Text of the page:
There would still be a couple Desperation cards that would allow movement up the starvation ladder, but it would be rare.

Thoughts?
 
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James Wahl
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kaziam wrote:
if I go back to it then I will likely need to add a fourth condition between healthy and starving such as "Lean" to add a little buffer before sick (which would equate with screwed as you'd get no actions and couldn't be rescued).


In my head, I had added a status above "Healthy" that was "Robust," so yeah, I think "Lean" is perfect. I see now that the Desperation cards give you special powers, as well as Beg which is really 'steal' gamewise. I'd say that the only problem that could be run into there is that intentionally starving characters could become a strategy. Or might even be a necessity.
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Adam Kazimierczak
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pharmakon wrote:

In my head, I had added a status above "Healthy" that was "Robust," so yeah, I think "Lean" is perfect. I see now that the Desperation cards give you special powers, as well as Beg which is really 'steal' gamewise. I'd say that the only problem that could be run into there is that intentionally starving characters could become a strategy. Or might even be a necessity.


I added Lean and it fits well. The only irksome part is that I needed to have the pioneer meeples lying down to signify they are lean when they hunt or chop wood (so that players would not mistakenly return them to their cabins healthy at the end of the turn). But it does add a needed buffer and a way to straddle the fence (lean pioneers also can beg or get/play desperation cards).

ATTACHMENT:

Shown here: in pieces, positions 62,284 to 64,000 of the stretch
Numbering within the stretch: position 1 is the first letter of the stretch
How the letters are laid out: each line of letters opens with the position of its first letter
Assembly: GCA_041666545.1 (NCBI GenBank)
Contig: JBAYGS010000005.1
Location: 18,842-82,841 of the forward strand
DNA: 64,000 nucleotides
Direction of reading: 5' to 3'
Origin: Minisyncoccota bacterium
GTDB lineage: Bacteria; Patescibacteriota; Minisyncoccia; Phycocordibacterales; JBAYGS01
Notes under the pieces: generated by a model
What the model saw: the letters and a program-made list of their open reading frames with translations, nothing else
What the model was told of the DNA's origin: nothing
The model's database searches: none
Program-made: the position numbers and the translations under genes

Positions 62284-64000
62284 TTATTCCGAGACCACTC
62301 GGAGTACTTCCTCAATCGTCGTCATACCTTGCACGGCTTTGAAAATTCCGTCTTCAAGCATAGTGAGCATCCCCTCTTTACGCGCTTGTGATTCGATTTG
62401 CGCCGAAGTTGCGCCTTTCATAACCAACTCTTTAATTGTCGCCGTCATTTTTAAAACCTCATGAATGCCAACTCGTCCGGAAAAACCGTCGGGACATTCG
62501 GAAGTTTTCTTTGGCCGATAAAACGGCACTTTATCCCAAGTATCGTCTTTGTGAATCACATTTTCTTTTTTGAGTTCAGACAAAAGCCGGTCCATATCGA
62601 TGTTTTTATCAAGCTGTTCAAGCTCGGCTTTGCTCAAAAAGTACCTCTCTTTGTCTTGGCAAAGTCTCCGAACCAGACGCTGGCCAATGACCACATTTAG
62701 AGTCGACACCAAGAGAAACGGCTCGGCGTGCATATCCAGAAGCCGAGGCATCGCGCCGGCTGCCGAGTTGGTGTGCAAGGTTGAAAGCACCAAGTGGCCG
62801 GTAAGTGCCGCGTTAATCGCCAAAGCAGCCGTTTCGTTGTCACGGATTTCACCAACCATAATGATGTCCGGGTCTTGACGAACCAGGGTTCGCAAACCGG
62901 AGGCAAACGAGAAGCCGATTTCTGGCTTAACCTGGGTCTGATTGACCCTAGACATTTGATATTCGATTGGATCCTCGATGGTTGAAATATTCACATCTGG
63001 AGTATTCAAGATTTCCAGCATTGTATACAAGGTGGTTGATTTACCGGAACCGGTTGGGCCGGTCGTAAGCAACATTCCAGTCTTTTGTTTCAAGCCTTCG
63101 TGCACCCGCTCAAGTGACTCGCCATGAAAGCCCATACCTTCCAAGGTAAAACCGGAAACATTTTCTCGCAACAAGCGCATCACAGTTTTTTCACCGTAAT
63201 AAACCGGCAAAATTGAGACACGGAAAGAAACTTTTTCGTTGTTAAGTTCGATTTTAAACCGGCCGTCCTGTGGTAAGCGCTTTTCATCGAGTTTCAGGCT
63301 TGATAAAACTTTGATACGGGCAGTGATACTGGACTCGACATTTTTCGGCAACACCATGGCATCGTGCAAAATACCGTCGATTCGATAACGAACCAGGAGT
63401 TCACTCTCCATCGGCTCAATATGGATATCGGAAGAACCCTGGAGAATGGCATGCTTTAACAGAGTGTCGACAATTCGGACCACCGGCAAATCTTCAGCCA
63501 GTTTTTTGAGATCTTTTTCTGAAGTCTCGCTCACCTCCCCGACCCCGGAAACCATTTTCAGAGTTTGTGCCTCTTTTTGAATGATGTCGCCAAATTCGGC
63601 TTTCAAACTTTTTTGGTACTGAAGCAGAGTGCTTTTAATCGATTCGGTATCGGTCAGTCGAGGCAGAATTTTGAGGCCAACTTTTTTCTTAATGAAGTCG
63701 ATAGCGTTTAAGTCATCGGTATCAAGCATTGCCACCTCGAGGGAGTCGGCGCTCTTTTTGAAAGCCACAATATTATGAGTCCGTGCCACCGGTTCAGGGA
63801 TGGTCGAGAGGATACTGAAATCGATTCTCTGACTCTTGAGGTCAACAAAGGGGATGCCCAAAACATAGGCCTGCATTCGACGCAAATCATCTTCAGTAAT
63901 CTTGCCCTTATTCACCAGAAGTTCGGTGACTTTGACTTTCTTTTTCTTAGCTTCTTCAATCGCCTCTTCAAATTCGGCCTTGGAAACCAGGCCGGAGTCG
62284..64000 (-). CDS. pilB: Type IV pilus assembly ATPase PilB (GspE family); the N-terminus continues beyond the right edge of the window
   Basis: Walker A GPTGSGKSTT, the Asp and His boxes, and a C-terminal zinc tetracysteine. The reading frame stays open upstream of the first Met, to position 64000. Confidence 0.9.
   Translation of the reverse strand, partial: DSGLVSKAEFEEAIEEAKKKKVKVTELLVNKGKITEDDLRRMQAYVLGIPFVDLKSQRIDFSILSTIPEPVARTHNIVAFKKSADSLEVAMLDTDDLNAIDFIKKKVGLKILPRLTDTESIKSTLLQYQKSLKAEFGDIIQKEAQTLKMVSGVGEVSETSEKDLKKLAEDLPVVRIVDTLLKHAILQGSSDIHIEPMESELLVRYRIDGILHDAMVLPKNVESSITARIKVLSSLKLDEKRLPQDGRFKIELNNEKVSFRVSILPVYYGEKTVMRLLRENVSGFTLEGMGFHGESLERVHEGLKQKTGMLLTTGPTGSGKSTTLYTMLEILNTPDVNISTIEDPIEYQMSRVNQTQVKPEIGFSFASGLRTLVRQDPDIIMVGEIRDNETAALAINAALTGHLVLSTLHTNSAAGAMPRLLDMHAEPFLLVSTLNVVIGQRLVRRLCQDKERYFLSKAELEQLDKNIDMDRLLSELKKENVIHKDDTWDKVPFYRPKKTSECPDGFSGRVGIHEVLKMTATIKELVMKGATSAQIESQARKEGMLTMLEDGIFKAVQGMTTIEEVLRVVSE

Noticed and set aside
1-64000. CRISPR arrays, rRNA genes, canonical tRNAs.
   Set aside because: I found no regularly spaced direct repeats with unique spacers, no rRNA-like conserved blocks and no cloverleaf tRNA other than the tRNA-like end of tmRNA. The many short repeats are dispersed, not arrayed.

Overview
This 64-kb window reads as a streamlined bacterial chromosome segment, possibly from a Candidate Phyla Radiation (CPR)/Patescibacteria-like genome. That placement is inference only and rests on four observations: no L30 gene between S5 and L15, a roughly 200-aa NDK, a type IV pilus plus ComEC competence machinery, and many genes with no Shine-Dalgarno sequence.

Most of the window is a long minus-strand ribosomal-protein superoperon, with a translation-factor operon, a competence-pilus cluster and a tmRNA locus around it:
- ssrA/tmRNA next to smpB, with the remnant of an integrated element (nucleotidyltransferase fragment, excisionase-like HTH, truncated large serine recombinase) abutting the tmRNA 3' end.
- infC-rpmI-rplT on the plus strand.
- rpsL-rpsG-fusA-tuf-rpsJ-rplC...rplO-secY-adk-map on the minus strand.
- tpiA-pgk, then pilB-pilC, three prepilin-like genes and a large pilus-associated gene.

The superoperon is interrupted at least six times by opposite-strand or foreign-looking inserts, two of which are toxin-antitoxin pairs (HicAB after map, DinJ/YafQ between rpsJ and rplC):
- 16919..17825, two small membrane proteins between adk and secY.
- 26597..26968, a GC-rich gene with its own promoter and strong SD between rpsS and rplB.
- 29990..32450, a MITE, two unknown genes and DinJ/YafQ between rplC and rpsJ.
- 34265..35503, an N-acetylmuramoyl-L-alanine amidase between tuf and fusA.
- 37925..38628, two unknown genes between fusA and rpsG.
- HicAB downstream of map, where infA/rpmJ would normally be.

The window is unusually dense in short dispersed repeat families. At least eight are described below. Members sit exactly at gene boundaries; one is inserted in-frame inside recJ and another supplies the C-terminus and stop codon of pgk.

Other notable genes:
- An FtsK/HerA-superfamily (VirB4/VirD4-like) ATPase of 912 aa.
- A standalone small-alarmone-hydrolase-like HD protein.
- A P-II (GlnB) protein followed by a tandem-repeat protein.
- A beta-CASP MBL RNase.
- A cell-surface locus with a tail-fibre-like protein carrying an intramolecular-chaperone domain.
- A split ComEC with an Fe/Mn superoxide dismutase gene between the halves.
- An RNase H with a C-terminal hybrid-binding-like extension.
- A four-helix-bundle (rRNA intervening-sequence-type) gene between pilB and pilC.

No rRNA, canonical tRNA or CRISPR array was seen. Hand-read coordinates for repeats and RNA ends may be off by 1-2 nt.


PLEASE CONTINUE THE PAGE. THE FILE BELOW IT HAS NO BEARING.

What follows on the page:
The only downside to lean is that it gives -1 to hunt/chop wood rolls and rescue rolls (and now starving gives -2 to rescue rolls). I've revamped the charts to read:


Hunt: This action space is only usable by a lean or healthy pioneer. Roll a d6
• Less than 1: hunting accident, move this pioneer to sick
• 1-4: no game found
• 5: shot a rabbit, gain 1 food
• 6: shot a deer, gain 3 food
• 7+: shot a bear, gain 5 food

Chop Wood: This action space is only usable by a lean or healthy pioneer. Roll a d6
• Less than 1: cut by axe, move this pioneer to sick
• 1: dropped all wood running from a bear
• 2-4: gain 1 wood
• 5-6: gain 2 wood
• 7+: gain 3 wood

Rescue Roll (d6):
1: Falls behind or lost in the snow. Discard the pioneer.
2: Dies on the trail. Discard the pioneer. Any player may take a cannibal card for +1 to all subsequent rescue rolls this Rescue.